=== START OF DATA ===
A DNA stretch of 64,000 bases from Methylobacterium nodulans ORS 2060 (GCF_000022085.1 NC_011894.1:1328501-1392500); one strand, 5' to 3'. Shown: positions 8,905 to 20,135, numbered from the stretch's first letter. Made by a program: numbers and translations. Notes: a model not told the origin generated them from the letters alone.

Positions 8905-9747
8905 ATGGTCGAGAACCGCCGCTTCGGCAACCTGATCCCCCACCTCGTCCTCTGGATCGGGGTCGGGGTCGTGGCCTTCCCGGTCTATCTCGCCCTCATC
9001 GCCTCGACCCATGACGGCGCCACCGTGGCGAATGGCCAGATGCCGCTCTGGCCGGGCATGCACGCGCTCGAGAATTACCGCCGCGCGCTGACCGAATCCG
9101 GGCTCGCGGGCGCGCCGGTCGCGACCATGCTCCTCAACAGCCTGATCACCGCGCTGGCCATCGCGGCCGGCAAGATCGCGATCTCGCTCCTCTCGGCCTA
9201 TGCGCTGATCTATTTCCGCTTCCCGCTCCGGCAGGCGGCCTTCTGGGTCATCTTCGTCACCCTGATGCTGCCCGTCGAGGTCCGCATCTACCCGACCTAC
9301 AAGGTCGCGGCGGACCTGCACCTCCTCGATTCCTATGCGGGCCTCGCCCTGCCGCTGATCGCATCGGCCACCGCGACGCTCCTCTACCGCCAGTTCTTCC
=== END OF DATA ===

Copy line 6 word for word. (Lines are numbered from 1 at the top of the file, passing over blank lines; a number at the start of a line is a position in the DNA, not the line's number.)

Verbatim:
9201 TGCGCTGATCTATTTCCGCTTCCCGCTCCGGCAGGCGGCCTTCTGGGTCATCTTCGTCACCCTGATGCTGCCCGTCGAGGTCCGCATCTACCCGACCTAC